Vishal Information Technologies is entering the capital market on 21st July 08 with a public issue of 27.90 lakh equity shares of Rs.10 each, in the price band of Rs.140 to Rs.150 per share. Of this, fresh issue is of 17.90 lakh shares while offer for sale is of 10 lakh shares.
The company is a very tiny player in the field of data digitalization, E-Publishing, digital library, E-Accounting and Fund Accounting, which covers all the range in IT enabled services other than voice call centre. However, the scale of operations of the company is quite small with topline at Rs.41 crores for FY 08 with a PAT of Rs.12.36 crores, resulting in an EPS of Rs.13.90.
Share now being offered in the band of Rs.140 to Rs.150, is resulting in a PE multiple of 10 to 11 times, based on historic earnings. Present valuations of such companies in the secondary market are quite low at a PE multiple of 4 to 5 times, which has much larger scale and better profitability.
The company is now expanding its seat capacity from 250 to 450 for Data digitalization , of E-Publishing from 150 to 250 while of Digital Library from 75 to 100 seats. All this is estimated to cost Rs.30 crores including issue expenses. This is being met by preferential allotment of 3.10 lakh shares made to IDBI in March 08 at Rs.120 per share for Rs.3.72 crores while about Rs.25 crores would come from the proposed issue.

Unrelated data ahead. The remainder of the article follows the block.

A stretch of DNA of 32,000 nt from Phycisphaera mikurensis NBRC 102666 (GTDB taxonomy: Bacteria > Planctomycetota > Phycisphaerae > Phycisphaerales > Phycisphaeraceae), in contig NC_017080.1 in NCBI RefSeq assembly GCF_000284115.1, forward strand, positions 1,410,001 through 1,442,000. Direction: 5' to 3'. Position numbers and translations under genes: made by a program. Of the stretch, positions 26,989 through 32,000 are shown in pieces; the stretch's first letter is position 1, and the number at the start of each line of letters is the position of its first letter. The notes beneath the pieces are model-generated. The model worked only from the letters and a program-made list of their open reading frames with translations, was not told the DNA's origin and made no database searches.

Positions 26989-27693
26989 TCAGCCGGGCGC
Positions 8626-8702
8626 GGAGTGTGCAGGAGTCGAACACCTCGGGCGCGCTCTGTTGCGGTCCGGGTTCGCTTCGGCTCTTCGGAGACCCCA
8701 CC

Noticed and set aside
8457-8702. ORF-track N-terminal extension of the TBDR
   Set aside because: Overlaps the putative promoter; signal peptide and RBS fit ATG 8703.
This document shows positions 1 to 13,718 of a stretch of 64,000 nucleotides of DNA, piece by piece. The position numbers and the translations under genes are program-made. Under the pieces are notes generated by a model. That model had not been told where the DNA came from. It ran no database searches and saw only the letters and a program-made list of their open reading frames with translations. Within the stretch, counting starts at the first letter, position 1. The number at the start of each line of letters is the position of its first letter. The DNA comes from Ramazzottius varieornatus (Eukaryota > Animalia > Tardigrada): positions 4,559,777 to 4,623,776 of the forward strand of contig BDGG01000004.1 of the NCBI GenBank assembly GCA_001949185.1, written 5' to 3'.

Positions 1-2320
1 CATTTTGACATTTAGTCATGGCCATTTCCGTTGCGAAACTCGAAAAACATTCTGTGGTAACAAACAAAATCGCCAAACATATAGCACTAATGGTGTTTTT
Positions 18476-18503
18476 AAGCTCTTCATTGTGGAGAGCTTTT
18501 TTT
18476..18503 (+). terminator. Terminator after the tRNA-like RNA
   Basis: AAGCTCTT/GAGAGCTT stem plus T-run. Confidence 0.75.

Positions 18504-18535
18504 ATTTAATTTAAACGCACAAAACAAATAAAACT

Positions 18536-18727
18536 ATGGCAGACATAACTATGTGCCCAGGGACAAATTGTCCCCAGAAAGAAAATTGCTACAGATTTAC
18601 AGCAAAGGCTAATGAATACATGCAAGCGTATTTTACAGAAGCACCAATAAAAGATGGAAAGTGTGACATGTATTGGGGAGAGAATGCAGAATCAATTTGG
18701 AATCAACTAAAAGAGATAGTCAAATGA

As discussed earlier, the valuations are definitely stiff and are for a very small amount for which primary market is not helping the companies to mobilize such an amount unless and until it is done with hand in gloves with the operators. The net worth of the company at Rs.55 crores is largely blocked in sundry debtors of Rs.30 crores, (a cycle of about 9 months) and loans & advances of Rs.6.50 crores. Such a long debtor cycle is always risky for any business. Also, presently the company has no borrowings and hence it would have been prudent for the company to go for borrowings which would have been a cheaper route and even debt equity ratio would have remained at a very low level of 0.5 : 1.
The recent experience of such small IPOs have shown that no response has been received from the public and such IPOs were managed by the operators in collusion with the promoters of the company, ultimately causing huge loss to the investors and traders.
A clear advice is to remain away from the issue as much better stocks are available in the secondary market.